Czech Officials Imposing Fines for Minor Infractions

Some officials are conducting inspections in small firms and among entrepreneurs so strictly that it appears they are solely seeking reasons to impose high fines, regardless of the trivial nature of the infraction. This was discussed at a recent seminar in Parliament on family businesses.

Many entrepreneurs describe their experiences with officials in detail, but only on condition that they are not mentioned by name. One of the few who was not afraid to speak specifically was Martin Pěnička, director of the company Penda in Jičín, which sells printers and toners. He described the ruthless inspections over the past five years in detail, providing all the necessary documents.

For example, one inspection was carried out by the local environmental inspection and concerned the mandatory collection of used equipment for eco disposal. “On our website, an officer found a four-year-old article in which we describe how to deal with an old printer. However, we mistakenly did not mention shredders in the article. I corrected this deficiency on the website on the spot, changing the word to “electrical equipment”,” said Pěnička.

Despite this, the official initiated administrative proceedings and imposed a fine of twenty thousand crowns. “I tried to prove that we collect all electrical equipment, including shredders, by providing bundle summaries from the shipping company. She did not accept it,” Pěnička described.

In another inspection, officials from the Trade Inspection and the Trade Licensing Office drew up and signed inspection protocols on the spot, none of which contained any identified deficiencies. “It was not until several days later, when the protocol was being transcribed into the inspection report, that the Trade Inspection slightly modified the information about how it obtained the price list of our services by adding the sentence that it was requested from the staff,” Pěnička said.

Based on this, the company was fined ten thousand crowns. The price list was supposed to be on the counter, even though it is on the company’s website, and customers today look up prices there, or the company prints them for customers at the store.

In addition, the employee of the Trade Licensing Office described in the protocol that “the price list was found at the store.” However, according to the Trade Inspection, the price list was supposed to be on the counter automatically without mercy.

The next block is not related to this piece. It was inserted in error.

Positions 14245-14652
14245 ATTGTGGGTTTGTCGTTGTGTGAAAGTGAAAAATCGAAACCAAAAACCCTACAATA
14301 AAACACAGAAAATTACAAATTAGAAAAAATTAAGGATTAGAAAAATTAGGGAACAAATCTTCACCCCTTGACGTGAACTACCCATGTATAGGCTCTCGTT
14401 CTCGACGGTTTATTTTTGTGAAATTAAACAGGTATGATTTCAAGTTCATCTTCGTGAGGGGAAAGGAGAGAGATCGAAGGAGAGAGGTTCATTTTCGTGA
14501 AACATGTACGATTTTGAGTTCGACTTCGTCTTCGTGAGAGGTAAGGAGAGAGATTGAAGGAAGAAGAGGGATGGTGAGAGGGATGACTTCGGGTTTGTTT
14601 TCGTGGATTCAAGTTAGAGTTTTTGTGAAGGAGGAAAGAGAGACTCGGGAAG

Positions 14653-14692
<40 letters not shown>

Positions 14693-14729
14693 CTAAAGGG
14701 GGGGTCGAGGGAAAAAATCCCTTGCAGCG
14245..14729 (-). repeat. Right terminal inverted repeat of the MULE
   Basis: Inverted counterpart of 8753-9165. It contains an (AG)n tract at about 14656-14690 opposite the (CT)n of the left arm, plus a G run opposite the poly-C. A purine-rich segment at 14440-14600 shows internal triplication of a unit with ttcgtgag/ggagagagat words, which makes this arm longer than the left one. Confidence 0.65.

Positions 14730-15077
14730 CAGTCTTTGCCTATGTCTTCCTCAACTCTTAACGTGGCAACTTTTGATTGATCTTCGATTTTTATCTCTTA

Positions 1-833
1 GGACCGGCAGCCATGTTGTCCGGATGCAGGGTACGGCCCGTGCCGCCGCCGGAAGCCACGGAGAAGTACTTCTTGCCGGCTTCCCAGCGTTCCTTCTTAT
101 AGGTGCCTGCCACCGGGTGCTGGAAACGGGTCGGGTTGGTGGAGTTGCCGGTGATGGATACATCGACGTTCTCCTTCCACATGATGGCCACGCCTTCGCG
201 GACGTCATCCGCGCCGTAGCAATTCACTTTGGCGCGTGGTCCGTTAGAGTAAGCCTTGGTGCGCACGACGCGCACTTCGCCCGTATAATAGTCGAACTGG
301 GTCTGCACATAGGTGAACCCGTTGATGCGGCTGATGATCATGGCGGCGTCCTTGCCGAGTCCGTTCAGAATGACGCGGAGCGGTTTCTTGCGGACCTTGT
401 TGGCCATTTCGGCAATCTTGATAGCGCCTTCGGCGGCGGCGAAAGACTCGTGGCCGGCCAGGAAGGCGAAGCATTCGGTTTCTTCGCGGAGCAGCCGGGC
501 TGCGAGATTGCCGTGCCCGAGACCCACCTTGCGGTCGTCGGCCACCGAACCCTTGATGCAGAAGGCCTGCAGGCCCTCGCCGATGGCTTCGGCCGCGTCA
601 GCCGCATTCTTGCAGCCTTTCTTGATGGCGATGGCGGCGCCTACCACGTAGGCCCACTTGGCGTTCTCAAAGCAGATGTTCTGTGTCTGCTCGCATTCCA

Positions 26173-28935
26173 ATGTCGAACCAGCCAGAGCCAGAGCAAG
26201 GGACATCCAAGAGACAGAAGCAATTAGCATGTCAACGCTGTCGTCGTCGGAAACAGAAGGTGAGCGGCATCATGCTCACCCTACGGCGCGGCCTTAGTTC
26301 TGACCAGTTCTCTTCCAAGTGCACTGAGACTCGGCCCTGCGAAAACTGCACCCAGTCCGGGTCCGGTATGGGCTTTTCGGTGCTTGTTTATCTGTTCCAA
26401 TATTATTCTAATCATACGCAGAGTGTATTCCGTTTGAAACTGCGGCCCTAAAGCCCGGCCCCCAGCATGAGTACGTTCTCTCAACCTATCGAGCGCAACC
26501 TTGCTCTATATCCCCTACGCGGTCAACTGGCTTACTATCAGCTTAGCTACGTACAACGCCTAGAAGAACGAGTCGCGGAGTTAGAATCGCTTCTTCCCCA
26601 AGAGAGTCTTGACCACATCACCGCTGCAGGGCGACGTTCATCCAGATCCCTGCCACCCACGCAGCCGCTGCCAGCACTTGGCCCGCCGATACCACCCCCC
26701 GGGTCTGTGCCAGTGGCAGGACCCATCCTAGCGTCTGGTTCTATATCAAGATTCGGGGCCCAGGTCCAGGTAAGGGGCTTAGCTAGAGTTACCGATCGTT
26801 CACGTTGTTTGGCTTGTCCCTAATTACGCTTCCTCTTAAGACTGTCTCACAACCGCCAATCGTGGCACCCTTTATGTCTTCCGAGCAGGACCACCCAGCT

“We print price lists at all our branches every day. We perceived the imposed fine as strongly unjust. We appealed, but it was rejected. Then we filed an administrative complaint against the Trade Inspection’s procedure. Still, the court rejected it because we did not formally dispute the change in the protocol entry correctly and therefore did not deal with the factual side of the matter at all,” Pěnička explained.

Another case: “An inspector bought our toner from our partner and initiated an inspection against us, even though we did not have a store there, and from the beginning, we said that the employee being inspected was an employee of another company,” Pěnička said.

“All in all, twenty letters have been exchanged between us and the labor inspectorate. We are even threatened with a fine of up to one hundred thousand,” he said.

According to Pěnička, these situations have one thing in common: the intention to demand a fine at any cost. It is not about finding out the true state of affairs but solely about imposing a fine for anything.

Právo reports similar experiences from other small business owners and entrepreneurs, although they do not want to be named in the newspaper. One has a locksmith’s workshop in Prague-West and was fined twenty thousand by the Trade Licensing Office for incorrectly filling out the worker’s statement for an agreement, reportedly with the words “to remember that the law is being followed.”

Another, the owner of a driving school, was also pleased to pay only five thousand “because something always has to be found.”

Právo asked the Czech Trade Inspection (ČOI) and the Czech Environmental Inspection (ČIŽP) for comment on whether any officials have been dismissed for excessive uncompromising zeal during inspections and how many complaints they have received about inadequate official procedures or how many administrative proceedings they have initiated.

“We do not have any complaints or administrative proceedings in this regard for this year or the previous year. Regarding the mentioned case, our legal department would have to assess it,” wrote ČIŽP spokesman Jiří Ovečka in a prompt response. ČOI has not yet commented on the issue.